Children today are noticeably different from previous generations, and the proof is in the news coverage we see every day. This site shows you what’s happening in schools around the world. Children are increasingly disabled and chronically ill, and the education system has to accommodate them. Things we've long associated with autism, like sensory issues, repetitive behaviors, anxiety and lack of social skills, are now problems affecting mainstream students. Blame is predictably placed on bad parenting (otherwise known as trauma from home).
Addressing mental health needs is as important as academics for modern educators. This is an unrecognized disaster. The stories here are about children who can’t learn or behave like children have always been expected to. What childhood has become is a chilling portent for the future of mankind.
Anne Dachel, Media editor, Age of Autism
(John Dachel, Tech. assist.)
"What will happen in another 4 years? How can we go on like this? This is a national (and international) problem of monumental proportions. We have an entire new class of children who cannot be accommodated by the system: many are manifestly neurologically impaired. Meanwhile, the government and the medical profession sleep on regardless."
UK media editor, Age of Autism
"The generation of American children born after 1990 are arguably the sickest generation in the history of our country."
Robert F. Kennedy, Jr.
Jan 11, 2019
2 min read
(UK) Derbyshire parents battle to get their children into SPED services in school
Jan 9, 2019, Ripley and Heanor News: Derbyshire families share struggle to gain special education support for their children
https://www.ripleyandheanornews.co.uk/news/education/derbyshire-families-share-struggle-to-gain-special-education-support-for-their-children-1-9528394 The number of Derbyshire families coming forward to share startling stories about their battles to gain special educational support for their children continues to grow. …
Derbyshire County Council is in control of drawing up these documents – called Education, Health and Care Plans, or EHCPs. It currently has more than 3,000 on its books….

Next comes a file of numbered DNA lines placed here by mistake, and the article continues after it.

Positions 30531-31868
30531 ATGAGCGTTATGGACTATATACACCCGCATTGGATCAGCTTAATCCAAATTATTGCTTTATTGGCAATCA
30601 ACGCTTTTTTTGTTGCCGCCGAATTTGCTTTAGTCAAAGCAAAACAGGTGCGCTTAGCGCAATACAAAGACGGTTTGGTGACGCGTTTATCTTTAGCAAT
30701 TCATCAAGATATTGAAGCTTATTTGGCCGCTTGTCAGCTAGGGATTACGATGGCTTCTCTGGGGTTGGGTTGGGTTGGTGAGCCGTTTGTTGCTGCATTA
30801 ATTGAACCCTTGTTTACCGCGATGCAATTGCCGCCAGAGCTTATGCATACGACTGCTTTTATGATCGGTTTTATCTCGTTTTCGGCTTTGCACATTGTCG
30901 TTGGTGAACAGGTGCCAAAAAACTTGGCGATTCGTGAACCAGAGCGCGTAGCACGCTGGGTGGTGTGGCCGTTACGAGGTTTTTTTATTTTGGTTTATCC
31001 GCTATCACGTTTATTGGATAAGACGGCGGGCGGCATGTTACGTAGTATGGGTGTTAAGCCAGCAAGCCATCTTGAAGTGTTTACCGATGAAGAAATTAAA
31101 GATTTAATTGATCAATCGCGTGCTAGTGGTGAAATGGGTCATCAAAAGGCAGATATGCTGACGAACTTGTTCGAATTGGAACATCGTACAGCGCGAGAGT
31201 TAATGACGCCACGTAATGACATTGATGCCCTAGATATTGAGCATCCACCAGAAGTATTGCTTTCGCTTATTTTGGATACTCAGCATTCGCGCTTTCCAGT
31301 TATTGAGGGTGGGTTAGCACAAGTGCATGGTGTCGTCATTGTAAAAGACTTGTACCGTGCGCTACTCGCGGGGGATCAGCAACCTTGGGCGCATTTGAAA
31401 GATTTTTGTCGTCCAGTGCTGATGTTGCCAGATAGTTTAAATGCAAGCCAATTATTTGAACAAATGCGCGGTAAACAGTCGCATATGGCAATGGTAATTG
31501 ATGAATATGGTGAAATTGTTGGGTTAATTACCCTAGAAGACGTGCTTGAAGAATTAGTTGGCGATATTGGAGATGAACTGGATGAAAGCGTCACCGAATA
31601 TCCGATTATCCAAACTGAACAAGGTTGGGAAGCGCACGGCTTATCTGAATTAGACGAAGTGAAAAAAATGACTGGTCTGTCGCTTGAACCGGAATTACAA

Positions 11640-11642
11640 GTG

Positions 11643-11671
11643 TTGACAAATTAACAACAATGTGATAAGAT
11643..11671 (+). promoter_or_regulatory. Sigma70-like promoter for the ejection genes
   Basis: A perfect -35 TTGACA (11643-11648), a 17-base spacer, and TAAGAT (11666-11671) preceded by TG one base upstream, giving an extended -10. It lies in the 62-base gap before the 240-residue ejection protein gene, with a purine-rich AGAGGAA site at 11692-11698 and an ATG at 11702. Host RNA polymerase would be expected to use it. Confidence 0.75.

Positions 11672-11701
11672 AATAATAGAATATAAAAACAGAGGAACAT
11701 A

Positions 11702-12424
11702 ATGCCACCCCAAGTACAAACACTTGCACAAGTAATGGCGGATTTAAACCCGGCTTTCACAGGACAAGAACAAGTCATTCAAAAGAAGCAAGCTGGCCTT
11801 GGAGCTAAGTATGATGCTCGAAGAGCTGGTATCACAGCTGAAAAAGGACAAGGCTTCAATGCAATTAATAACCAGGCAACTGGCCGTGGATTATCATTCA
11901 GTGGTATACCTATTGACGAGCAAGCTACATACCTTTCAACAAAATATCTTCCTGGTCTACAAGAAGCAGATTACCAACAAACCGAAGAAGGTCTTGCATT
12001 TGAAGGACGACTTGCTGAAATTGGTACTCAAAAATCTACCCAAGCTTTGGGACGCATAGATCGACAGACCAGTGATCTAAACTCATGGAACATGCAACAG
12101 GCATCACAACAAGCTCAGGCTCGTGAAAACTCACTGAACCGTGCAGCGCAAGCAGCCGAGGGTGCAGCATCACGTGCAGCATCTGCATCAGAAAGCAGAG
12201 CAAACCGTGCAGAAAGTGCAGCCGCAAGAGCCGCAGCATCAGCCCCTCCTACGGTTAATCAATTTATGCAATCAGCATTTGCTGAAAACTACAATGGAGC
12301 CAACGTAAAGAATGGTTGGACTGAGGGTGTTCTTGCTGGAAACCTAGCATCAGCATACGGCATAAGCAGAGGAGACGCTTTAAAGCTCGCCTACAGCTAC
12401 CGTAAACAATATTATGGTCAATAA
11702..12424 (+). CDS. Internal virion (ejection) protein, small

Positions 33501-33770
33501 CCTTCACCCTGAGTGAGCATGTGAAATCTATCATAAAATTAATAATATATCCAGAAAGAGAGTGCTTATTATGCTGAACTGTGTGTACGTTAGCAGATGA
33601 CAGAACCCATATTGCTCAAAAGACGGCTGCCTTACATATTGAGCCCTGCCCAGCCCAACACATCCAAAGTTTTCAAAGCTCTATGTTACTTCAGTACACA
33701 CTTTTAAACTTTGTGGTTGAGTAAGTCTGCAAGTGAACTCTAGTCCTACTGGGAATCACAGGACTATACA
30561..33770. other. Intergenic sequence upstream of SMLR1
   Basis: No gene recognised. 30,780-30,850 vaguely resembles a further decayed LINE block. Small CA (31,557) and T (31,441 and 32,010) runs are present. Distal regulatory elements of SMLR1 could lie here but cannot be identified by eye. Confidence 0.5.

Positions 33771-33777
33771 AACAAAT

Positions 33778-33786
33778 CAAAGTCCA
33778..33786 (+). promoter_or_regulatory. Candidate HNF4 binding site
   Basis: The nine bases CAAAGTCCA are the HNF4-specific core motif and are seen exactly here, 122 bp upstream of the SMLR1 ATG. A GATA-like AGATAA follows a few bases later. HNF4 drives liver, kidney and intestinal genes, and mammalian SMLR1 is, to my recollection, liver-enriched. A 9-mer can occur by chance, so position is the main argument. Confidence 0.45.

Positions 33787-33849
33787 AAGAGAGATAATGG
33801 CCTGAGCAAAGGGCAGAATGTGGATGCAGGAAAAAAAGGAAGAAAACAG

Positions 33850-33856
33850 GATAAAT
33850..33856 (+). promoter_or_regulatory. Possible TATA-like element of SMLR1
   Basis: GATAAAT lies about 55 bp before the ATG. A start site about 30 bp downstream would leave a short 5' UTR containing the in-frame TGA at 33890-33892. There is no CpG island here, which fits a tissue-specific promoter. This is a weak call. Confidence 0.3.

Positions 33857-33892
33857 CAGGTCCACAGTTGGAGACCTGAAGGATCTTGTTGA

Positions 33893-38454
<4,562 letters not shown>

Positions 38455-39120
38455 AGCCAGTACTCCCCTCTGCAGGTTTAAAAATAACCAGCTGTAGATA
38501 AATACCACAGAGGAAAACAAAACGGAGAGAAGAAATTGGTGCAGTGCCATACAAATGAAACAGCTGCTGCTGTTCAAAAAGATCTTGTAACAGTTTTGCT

An increasing amount of parents have come forward so far to speak publicly about how they have battled to obtain or even be assessed to get an EHCP for their child.
Daniel Bowler is five years old and is on roll at Ironville and Codnor Park Primary School. He is autistic and has a range of sensory, speech and sound disorders.
One of is conditions, Pathological Demand Avoidance, leads Daniel to avoid or refuse any requests that are made too assertively. He also has separation anxiety, which leads him to act as his mother’s “shadow”.
Daniel typically communicates using Makaton, a form of sign language paired with speech. In May, his GP signed him off school due to be medically unfit to attend due to anxiety and illness. This was due to a compulsion to eat and chew “anything he could get his hands on”, says his mother, Teresa. She says that since he hasn’t been in school, Daniel has not been ill or required antibiotics.
Teresa has requested permission for her son to have an EOTAS – education other than at home.
Before this, in October 2017, Daniel had been due to have his EHCP reviewed. However, it was August before the family received a draft. This draft only came through after Teresa proposed legal action. However, the plan “did not even begin to resemble anything that could support him within a school,” says Teresa, who lives in Codnor Park. A Derbyshire County Council spokesperson said each child’s case was different. …